Sauces and Dips

Tomato Paste

Canned tomato sauces are one of the worst sources of BPA exposure, as the acidity in the tomato causes the chemical to leach into your food more so than other canned products.

You no longer need to bake or simmer your tomatoes for 4+ hours to make tomato paste. Here is a little shortcut!

Ingredients:

1 lb of very ripe tomatoes
1/4 bell pepper
1 tsp of sea salt
1/2 tsp of garlic powder
olive oil

Preparation:

  • Preheat oven to 250 F
  • Using a blender of food processor, blend the first 4 ingredients together.
  • Transfer to a saucepan,  bring to a boil and continue to cook for 6-8 minutes.
  • Using an almond milk bag strain the tomato paste removing the excess fluid.
  • Transfer tomato paste to a sterilized glass jar and bake for about 20 minutes.
  • Cover with olive oil and store in the refrigerator

Tips: To extend its shelf life make sure that the tomato paste is always covered by the olive oil and replenish as needed.
Each pound of tomatoes makes about 3/4 cup of tomato paste will last several months if it’s only handled with clean utensils.

Appetizer · Sauces and Dips · Vegetarian

Dairy-Free Pesto

Don’t be afraid to experiment with the ratios on this one; if you want it creamier add more macadamia nuts, if you eat dairy you can replace the nutritional yeast with parmesan cheese or omit it all together, for a stronger taste use more basil.

It is traditionally made with a mortar and pestle, but to simplify things I’ll just use a blender.

Ingredients:

1 cup of basil leaves,  packed
1 cup of pine nuts
1/2 cup of macadamia nuts
1/4 cup of nutritional yeast
3 garlic cloves
1/2 cup of olive oil
Salt to taste

 Preparation:

  • Blend all ingredients until desired consistency.
  • Use as a dipping sauce or over spaghetti squash or zucchini noodles.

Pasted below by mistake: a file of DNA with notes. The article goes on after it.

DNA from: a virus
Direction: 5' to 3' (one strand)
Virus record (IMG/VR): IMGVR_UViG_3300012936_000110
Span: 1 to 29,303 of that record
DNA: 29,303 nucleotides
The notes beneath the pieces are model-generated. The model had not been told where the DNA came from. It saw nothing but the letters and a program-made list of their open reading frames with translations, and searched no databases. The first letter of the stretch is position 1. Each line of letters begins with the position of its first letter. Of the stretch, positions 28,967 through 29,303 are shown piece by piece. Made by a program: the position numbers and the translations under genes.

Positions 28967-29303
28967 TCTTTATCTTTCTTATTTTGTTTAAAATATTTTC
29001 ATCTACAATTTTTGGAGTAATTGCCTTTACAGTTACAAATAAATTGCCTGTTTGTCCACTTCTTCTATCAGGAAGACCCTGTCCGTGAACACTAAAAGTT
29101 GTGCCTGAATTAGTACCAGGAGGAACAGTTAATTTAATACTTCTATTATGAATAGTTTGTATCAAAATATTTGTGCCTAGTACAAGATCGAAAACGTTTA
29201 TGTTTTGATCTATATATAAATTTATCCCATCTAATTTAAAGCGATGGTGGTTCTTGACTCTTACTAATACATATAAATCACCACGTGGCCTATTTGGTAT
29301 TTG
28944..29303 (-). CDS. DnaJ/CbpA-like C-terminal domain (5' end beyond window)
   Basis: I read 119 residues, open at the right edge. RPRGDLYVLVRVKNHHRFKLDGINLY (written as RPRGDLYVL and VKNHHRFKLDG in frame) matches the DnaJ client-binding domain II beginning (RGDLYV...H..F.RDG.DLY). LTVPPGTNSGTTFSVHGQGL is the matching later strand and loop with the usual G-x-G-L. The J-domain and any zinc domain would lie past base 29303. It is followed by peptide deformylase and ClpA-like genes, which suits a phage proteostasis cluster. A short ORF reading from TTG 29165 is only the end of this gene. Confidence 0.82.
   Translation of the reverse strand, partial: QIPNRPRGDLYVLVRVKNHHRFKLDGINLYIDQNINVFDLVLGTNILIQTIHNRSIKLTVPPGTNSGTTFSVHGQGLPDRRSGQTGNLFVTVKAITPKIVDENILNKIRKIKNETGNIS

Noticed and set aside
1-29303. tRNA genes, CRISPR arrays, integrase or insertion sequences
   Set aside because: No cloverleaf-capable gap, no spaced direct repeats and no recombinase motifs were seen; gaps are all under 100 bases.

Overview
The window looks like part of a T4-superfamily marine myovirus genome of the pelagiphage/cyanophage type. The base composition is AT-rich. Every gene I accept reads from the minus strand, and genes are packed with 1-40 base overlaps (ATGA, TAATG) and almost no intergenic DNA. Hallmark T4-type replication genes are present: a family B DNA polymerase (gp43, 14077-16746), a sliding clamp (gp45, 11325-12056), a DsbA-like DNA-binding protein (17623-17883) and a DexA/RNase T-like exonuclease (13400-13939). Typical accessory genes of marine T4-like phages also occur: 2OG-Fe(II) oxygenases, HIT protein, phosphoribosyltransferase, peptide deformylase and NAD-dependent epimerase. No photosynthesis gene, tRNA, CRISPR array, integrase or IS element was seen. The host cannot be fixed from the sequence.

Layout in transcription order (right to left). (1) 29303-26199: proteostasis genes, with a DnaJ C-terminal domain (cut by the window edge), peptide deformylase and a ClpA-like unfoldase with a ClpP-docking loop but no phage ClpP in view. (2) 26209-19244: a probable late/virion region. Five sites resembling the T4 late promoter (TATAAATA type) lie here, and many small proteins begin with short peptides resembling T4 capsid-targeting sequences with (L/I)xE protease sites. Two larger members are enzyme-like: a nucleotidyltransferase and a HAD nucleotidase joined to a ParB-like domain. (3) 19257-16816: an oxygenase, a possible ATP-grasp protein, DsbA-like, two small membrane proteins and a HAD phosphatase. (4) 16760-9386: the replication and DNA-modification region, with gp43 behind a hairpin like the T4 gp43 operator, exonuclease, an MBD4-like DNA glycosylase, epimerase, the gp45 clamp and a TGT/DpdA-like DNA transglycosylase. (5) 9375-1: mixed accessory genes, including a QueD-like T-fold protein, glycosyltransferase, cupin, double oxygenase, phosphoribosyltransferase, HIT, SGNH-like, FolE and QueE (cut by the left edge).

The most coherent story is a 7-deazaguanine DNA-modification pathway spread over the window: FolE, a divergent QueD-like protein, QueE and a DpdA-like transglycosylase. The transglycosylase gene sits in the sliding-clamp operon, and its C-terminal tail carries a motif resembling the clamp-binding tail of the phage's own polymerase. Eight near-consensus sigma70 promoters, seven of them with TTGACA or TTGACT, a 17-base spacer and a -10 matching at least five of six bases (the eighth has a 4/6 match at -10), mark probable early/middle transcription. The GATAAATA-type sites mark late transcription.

Desserts · Sauces and Dips

Date Paste

Homemade Date Syrup
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All the controversy about sweeteners often confuses me. One day something is considered a healthy alternative to sugar, and the next day it’s considered brain damaging, toxin filled, cancer causing, liver enlarging, etc. Even the so-called experts can’t agree on this subject. So I decided to use this date paste as my sweetener. Granted it still contains natural sugars, but while studies currently seem to point towards Stevia being the healthiest sweetener, I am not ready to make the switch yet. I am waiting for more research and frankly I just can’t get past the after-taste of it.

While dates are not a low glycemic food there are packed with nutrients,fiber, and anti-oxidants. According to Organic Facts they contain healthy fats, iron, copper, calcium, sulphur, potassium, phosphorous, manganese and magnesium which are advantageous for health. It is said that consumption of one date daily is necessary for a balanced and healthy diet. Dates help in fighting constipation, intestinal disorders, heart problems, sexual weakness, diarrhea and abdominal cancer.

This date paste is great over pancakes, for sweetening drinks or baking as a replacement for honey or agave. Add cinnamon and spices to make a fruit dip. For other recipe ideas using date paste, click here.

Ingredients:

1 cup of dry dates, packed (about 25 deglet dates)
1 cup of water.

Preparation:

  • In a medium bowl soak the dates in the water for about an hour. If you have a high power blender like a Vitamix or a Blendtech you may skip this step.
  • Transfer all ingredients to a blender and blend until smooth.
  • Store in an airtight container in the fridge for up to 2 weeks